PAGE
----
New Lord Mayor’s big first day move
NEW Lord Mayor Sally Capp has sensationally scrapped the official mayoral car on her first day in the job.
Cr Capp will cycle, walk and use public transport as much as possible for official business.
The move will be a big saving for ratepayers and a stark contrast to former lord mayor Robert Doyle, who used the chauffeured vehicle frequently, including trips to and from work.
The luxury LPG-powered Holden Caprice and driver cost an average $240 a day, a Herald Sun investigation revealed last year. The total cost for Mr Doyle's last full four-year term was $321,000.
The mayoral car became embroiled in the council's investigation of Mr Doyle after former councillor Tessa Sullivan accused him of assaulting her when she was given a lift home in the car last year.
Mr Doyle denied the claim, backed up by his driver, however investigator Ian Freckelton, QC, accepted Ms Sullivan's allegation.
Cr Capp said she was ditching the "mayoral limousine" as she wanted to get around "in a way that more accurately reflects the experience of all Melburnians".
"That's why I'll be walking, cycling, using public transport and driving my own car to and from work and official events," she told the Herald Sun. "I'll still on occasion use a car service, on an as-needs basis, when that is the most appropriate and efficient transport option."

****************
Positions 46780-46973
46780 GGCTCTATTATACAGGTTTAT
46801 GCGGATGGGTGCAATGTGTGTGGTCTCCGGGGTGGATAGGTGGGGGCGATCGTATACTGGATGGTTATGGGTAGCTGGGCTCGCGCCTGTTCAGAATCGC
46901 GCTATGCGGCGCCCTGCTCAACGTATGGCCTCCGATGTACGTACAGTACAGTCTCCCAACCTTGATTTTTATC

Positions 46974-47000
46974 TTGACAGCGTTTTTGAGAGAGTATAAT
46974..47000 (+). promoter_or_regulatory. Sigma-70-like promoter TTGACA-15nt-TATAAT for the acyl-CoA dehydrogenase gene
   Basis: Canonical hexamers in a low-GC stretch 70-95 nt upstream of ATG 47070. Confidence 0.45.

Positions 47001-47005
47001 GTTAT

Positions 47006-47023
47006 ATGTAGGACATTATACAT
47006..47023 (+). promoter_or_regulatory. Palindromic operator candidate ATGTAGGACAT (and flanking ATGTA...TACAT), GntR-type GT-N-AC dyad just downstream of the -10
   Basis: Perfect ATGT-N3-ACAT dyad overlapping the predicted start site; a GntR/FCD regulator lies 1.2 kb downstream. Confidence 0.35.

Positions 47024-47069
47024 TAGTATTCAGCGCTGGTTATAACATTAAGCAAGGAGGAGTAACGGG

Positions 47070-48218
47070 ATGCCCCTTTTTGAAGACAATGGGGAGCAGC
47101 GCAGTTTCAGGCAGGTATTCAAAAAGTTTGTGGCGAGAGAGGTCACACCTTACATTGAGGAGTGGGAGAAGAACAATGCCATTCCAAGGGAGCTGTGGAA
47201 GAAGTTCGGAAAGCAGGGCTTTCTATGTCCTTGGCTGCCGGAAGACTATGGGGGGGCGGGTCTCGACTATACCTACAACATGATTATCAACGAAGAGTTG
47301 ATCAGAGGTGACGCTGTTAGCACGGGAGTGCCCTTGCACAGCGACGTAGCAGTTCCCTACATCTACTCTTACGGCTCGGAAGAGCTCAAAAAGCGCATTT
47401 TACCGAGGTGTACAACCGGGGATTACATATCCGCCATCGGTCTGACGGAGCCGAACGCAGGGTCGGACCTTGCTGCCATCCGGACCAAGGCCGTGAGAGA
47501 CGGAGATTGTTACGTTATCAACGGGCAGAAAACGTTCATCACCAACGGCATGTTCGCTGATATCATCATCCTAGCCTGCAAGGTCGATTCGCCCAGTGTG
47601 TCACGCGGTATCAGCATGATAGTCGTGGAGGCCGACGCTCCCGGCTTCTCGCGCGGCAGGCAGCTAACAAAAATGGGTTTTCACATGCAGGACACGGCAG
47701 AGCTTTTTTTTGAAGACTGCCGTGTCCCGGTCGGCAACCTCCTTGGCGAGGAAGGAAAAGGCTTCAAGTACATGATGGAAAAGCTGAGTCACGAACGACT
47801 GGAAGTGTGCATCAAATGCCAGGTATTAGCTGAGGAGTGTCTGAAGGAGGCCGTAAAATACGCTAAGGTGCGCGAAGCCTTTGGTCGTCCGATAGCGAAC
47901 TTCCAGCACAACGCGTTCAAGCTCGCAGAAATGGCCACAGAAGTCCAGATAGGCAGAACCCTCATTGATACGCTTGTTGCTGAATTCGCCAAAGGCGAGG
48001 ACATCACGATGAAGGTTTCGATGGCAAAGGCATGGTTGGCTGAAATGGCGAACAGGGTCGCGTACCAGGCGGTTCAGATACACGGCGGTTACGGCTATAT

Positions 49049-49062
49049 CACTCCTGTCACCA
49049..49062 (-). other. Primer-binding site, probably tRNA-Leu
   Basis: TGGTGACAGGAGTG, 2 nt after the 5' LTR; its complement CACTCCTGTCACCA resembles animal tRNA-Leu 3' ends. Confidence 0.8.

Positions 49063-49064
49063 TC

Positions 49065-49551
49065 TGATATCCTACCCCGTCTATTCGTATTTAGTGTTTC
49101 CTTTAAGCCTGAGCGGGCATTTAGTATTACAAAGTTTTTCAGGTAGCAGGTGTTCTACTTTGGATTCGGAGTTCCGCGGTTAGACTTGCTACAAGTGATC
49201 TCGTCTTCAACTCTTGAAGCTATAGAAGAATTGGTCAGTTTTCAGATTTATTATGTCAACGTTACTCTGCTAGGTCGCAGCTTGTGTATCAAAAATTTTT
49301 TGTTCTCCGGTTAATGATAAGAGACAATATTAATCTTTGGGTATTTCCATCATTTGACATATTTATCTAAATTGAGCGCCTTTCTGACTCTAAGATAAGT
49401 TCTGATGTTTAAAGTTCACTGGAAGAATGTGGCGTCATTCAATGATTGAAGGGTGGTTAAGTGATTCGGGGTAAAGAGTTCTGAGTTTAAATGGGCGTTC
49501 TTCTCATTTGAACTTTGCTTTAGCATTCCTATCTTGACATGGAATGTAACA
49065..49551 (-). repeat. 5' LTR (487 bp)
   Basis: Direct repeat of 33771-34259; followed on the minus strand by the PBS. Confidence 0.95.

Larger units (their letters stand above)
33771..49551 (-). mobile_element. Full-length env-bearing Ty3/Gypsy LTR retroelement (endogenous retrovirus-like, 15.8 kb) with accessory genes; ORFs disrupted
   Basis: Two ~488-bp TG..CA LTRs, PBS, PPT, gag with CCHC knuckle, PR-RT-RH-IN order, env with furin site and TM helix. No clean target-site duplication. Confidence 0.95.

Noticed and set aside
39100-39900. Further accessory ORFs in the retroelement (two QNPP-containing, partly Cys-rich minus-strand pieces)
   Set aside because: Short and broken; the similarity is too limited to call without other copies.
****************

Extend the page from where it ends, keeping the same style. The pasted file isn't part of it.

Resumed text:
Cr Capp, 50, a mother of two, was sworn in to the $189,284-a-year job yesterday after a smoking and cleansing ceremony by Aboriginal elders at Town Hall. Much of the council chamber was filled by the Lord Mayor's family and friends.
Speaking later, Cr Capp referred to the sexual harassment scandal involving Mr Doyle when reflecting on the ceremony's significance.
"I was thinking about that opportunity to really cleanse what has been somewhat of a troubled and disruptive last six months in particular, and an opportunity for all of us to really look forward," she said.
Cr Capp and the other 10 city councillors signed a new code of conduct introduced in the wake of the scandal that led to Mr Doyle's resignation in February.
The former Property Council chief said it was an honour to be the first directly elected female lord mayor.
"The fact that the people of Melbourne also voted for an independent woman who can bring new leadership, a new style, a new tone a different set of experiences to add value into the city ... is so exciting for me," Ms Capp said.
Her husband, Andrew Sutherland, who is officially described as the Lord Mayor Consort, said he was ecstatic about his wife's new role.
"I'm just in awe, to be honest," he said.